Albert Camus – odd jobs:  private tutor, car parts clerk; earned what we would call a B. A. in philosophy;

Robert Stone – taught creative writing at Yale; lived on various fellowships and grants;

William S. Burroughs – lived on an allowance of $200 a month from his parents.

I did the same for the authors of the blurbs on the jacket of Reality Hunger:

Jonathan Lethem – studied art at Bennington; clerked in bookstores while writing;

Albert Goldbarth – MFA, Iowa, 1971; professor of the humanities, Wichita State University;

Wayne Kostenbaum – MFA, Johns Hopkins University; professor of English, CUNY;

Charles D’Ambrosio – graduate of the Iowa Writers Workshop;

Geoff Dyer – Mr Dyer graduated with honors from Corpus Christi College of Oxford University and keeps his private life private;

Patricia Hampl – teaches in the MFA program at the University of Minnesota; one of the founders of the Loft Literary Center, which employs Bonnie Rough;

Charles Baxter – teaches at the University of Minnesota and in the MFA program at Warren Wilson;

Tim Parks – associate professor of literature and translation at ILUM University, Milan;

Frederick Barthelme – MFA in creative writing, Johns Hopkins; professor, University of Southern Mississippi;

Lydia Davis – professor of creative writing, University of Albany, SUNY;

Jonathan Raban – did a stint as a minicab driver;

Philip Lopate – PhD, Union University; worked as a writer-in-the-schools and taught creative writing; professor of English, Hofstra;

Amy Hempel – a former student of Gordon Lish; teaches creative writing at various institutions;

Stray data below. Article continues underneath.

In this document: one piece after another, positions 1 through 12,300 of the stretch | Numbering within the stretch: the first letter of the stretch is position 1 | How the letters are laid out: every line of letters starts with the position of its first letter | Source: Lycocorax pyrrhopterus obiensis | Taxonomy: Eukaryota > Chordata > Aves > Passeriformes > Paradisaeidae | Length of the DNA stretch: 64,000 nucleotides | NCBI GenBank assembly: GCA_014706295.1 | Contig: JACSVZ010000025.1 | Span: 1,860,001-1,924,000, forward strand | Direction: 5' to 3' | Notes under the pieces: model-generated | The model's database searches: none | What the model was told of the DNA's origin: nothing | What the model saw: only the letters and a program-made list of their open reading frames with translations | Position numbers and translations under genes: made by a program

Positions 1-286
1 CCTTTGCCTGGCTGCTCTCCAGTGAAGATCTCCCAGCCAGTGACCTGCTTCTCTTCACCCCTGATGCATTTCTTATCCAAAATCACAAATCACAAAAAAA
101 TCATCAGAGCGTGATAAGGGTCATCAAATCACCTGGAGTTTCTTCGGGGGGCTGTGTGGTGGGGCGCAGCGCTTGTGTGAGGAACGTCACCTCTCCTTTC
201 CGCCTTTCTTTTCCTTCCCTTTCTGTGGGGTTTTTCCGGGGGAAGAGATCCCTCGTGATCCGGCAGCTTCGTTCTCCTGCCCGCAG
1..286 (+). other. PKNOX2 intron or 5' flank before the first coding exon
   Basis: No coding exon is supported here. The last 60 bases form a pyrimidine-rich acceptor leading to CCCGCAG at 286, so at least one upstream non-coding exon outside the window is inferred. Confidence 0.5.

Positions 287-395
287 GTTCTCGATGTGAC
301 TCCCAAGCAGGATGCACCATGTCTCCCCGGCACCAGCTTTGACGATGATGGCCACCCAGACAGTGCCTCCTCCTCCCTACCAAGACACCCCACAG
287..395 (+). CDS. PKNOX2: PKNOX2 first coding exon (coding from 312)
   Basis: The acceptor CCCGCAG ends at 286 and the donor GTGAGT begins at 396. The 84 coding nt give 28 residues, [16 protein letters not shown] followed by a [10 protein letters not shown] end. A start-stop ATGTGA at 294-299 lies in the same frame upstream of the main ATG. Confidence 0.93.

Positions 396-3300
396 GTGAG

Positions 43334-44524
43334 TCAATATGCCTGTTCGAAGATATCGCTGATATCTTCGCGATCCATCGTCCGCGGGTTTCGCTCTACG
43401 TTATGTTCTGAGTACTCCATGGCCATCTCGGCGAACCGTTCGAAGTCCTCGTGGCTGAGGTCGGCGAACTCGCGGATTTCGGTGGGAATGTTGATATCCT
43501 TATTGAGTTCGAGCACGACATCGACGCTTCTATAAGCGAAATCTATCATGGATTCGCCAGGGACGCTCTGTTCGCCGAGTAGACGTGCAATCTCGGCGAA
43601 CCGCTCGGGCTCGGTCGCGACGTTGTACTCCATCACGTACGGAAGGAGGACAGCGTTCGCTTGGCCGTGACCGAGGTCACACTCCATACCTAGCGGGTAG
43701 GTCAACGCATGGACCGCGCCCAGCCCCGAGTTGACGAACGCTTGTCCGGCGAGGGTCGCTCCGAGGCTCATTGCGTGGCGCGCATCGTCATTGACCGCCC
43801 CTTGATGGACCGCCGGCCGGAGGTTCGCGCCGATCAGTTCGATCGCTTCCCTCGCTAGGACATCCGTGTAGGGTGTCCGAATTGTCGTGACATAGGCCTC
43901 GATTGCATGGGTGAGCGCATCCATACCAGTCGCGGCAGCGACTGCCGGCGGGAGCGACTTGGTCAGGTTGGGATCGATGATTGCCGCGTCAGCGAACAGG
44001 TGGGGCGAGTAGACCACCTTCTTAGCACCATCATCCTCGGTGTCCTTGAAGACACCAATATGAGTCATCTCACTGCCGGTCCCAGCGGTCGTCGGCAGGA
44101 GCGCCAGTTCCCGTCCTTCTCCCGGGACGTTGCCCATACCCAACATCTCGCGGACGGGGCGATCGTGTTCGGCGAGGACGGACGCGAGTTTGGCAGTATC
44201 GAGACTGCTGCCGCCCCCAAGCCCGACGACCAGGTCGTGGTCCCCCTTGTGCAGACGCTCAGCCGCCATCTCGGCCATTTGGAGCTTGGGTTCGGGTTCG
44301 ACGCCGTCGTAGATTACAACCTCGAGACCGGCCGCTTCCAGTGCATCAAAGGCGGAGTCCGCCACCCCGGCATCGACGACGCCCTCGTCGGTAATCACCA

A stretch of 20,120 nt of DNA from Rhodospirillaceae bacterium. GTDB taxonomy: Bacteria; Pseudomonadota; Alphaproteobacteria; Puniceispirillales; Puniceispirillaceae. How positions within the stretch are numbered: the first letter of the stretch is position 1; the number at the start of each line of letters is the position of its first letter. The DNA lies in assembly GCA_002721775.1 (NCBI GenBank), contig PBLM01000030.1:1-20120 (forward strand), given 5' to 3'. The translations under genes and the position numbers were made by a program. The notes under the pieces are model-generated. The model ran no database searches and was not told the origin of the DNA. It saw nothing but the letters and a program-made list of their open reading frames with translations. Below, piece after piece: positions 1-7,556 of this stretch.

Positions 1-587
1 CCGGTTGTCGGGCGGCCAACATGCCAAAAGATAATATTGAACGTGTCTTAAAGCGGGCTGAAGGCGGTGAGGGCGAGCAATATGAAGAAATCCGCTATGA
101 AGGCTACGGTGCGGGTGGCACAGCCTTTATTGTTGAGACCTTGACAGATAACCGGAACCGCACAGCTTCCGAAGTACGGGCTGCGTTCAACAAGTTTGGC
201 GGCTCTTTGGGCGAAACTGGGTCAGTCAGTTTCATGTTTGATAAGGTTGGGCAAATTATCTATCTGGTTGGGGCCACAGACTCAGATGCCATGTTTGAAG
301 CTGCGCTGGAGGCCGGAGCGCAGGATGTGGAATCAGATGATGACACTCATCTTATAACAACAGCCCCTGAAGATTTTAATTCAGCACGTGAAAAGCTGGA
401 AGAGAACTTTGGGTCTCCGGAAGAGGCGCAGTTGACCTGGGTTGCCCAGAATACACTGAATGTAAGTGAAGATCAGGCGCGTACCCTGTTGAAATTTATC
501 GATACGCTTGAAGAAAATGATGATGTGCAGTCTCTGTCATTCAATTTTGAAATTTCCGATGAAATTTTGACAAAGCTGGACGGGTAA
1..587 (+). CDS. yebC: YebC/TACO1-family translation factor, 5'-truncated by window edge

Ben Marcus – teaches at Columbia University’s School of the Arts.

There is nothing wrong with being a college professor.  Had things gone a little differently, I’d probably be one myself.  But there does seem to me to be something wrong with becoming an MFA and a professor of “creative writing,” only to complain, ultimately, that the novel is boring.

Money is always a factor.

4.  There was a surge in creative-writing degree programs after the Second World War . . . [C]hanges in funding were responsible.  Title II of the Serviceman’s Readjustment Act of 1944 — the G. I. Bill — provided forty-eight months of tuition for veterans who enrolled in colleges and universities.  More than two million veterans, a much bigger number than anticipated, took up the offer, and by 1950 the government had spent more money on tuition and other college costs than on the Marshall Plan.  The key requirement of Title II was that the tuition assistance be used only for study in degree or certification programs, which is why creative-writing courses grew into degree-granting creative-writing programs.

— Louis Menand
“Show or Tell”
Review of The Program Era by Mark McGurl
New Yorker, 8 June 2009

When I took my first college-level English course, the professor asked the class of freshmen what a college degree meant.  As answers were tried out, he shot them down.  He said things like, “Not everybody who gets a degree is educated. Think of all those football scholarships.”

Finally, he told us what a college degree meant to him:  that the bearer had sat through a number of courses of instruction in various subjects and performed to a certain level of competency, a level that varied from one college to another, which explained the value of a Harvard diploma over one from, say, the University of Alabama.

A college degree is an indicator of the ability to receive instruction and respond with work, written, oral, and otherwise, to the satisfaction of a number of different instructors.  This is what it means to a prospective employer.

In other words, a college degree is about jobs and job security, as most students (and graduates) will freely tell you.